I would like to inquire about resisting the breath with the vocal cords. I’m having difficulty with the image you give of resisting with the larger muscles first then without. Could you explain it in a more detailed way or in another way, I would like to pursue its study.

This is a subtle concept and easy to over-do.

The reality is what you are asking is a fine skill that really requires personal guidance. But what I can tell you is some basic principles.

Resistance is a fundamental characteristic of any vibrating material. If you look at reeds, strings, drum heads – they all have the property of resistance. They have stiffness or tautness to provide resistance to a force.

It is this resistance to a force that causes them to vibrate. So for the vocal folds to vibrate they must have the property of resistance to the force of air pressure from the breathing system.

They create this property through stretching into elastic tautness. This elastic tautness resists the pressure of air in a balanced relationship so they vibrate, causing sound. Then the sound vibrations are amplified through the property of resonance of the vocal tract.

So as you can see the vibration of the vocal folds are the originating source of the sounds we make. And the vibration is dependent on the quality of resistance provided by the tissue of the vocal folds. This is why it is an important point of understanding.

The challenge is this resistance disappears when we exhale because the vocal folds open to allow the respiration to happen. Another challenge is there are several larger muscle groups around the larynx that can provide resistance to the air pressure. If these get involved they will interfere with the free functioning of the voice.

The key things to understand about the vocal folds is they are quite small, so they aren’t very noticeable. This is why a listener hears a good singer and thinks that it is just breath doing the singing. Another thing is the vocal folds adjust by thought, not by direct manipulation. So generally if we directly manipulate them we most likely will be bringing in larger muscles that interfere.

The best way to experience the different conditions is to vocalize three different ways. First, vocalize on a sigh. You should feel a free flowing of breath through the vocal tract with some vibration of the vocal folds creating some amount of sound.

Second, vocalize on a groan like you are in pain. You should feel the airway squeezing some and a sense of tight phonation. The vibration may get distorted and be like a vocal fry.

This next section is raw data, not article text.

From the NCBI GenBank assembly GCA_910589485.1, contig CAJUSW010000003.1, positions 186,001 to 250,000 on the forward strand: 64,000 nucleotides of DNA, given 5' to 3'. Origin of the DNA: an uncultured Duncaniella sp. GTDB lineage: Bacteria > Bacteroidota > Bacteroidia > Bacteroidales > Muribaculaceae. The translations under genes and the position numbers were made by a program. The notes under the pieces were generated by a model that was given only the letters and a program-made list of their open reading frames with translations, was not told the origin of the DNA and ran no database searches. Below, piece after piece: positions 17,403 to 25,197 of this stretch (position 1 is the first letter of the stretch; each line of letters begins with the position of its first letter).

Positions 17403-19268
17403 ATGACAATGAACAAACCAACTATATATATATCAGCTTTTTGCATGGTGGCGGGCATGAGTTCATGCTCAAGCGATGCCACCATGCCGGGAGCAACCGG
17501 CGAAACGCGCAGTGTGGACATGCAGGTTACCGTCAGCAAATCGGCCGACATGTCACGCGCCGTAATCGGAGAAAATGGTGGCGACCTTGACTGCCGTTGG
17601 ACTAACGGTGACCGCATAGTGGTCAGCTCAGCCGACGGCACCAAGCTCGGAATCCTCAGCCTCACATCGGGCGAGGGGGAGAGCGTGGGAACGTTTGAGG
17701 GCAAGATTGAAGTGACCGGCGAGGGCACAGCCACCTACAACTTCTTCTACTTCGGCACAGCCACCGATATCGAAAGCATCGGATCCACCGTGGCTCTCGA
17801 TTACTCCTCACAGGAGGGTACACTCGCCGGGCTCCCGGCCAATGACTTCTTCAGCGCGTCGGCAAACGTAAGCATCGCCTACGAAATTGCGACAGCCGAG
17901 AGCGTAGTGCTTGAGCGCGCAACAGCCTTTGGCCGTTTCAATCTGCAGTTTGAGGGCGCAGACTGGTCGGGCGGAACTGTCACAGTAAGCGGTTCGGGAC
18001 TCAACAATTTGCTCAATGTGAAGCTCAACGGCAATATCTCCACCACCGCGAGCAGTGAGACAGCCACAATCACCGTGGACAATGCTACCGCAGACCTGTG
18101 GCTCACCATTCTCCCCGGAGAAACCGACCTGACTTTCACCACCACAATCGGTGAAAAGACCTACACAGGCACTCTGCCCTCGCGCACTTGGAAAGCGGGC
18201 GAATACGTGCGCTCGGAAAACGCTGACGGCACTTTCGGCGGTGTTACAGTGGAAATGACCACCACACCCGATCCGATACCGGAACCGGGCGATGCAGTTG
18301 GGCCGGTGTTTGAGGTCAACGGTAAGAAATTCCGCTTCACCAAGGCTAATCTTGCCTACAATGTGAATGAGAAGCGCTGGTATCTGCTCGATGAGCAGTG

The third way to try is vocalize on a hearty laugh. Like the proverbial Jolly Man. You should notice that there is a generous bounce reflexively happening in the abdomen, which is why it is called a “belly laugh”. This is the reflexive breath compression.

Happening in coordination with the laugh reflex of the breath compression, there is a reflex of the vibration of the vocal folds. This reflex is the natural, automatic resistance of the vocal folds to create the natural vibration that originates the sound of the voice.

The purpose of exploring the over-resisting of the larger muscles that you asked about is to experience resistance. Because when it is balanced and reflexive we don’t feel the resistance. We don’t feel it because it is balanced.

And because of that most people end up just breathing out through the resistance. And never really find the balance that will free the voice and allow the comfort and enjoyment that we all are looking for.

This brings up an interesting issue that applies to all aspects of our coordination. It is well documented that what we are after is a condition of balance in the parts of the body involved in vocal function.

But what needs to be understood is what balanced means to our sensations. Like I said above, if something is balanced it will not be noticeable. So it stands to reason that if something is noticeable it is very likely not balanced.

This is at the heart of your question because this is why I have instructed people to experiment with doing too much – so we can notice it happening.

How can we learn to do something if we can’t experience it? And by definition if something is balanced it won’t really be experienced by itself.

This is really a major challenge to our development as skillful voice users. And this characteristic can be identified in all of the areas of our instrument.

For example, an open throat. If we have a feeling of an open throat that is very noticeable over the other aspects of the resonance system, then there is a possibility that it has gone too far and is out of balance. This is the problem with yawning to open the throat. This is why I often say an open throat is one that is not closed.

Another example is placement. It is correct for there to be the impression of resonance around the face. But if that resonance has become very noticeable there is a chance it is out of balance with the rest of the areas of resonance and may be the result of closing off another area to emphasize that one.

The sensations of resonance, when balanced, are rather subtle. Just like the sensation of glottal vibration, balanced breathing and every other aspect of vocal coordination. This is why, when balance is found, there is often a reaction by the singer that they are not doing enough.

And to the observer a balanced singer appears to be relaxed. But unfortunately for the singer it is not accomplished by relaxing, but by coordinating.

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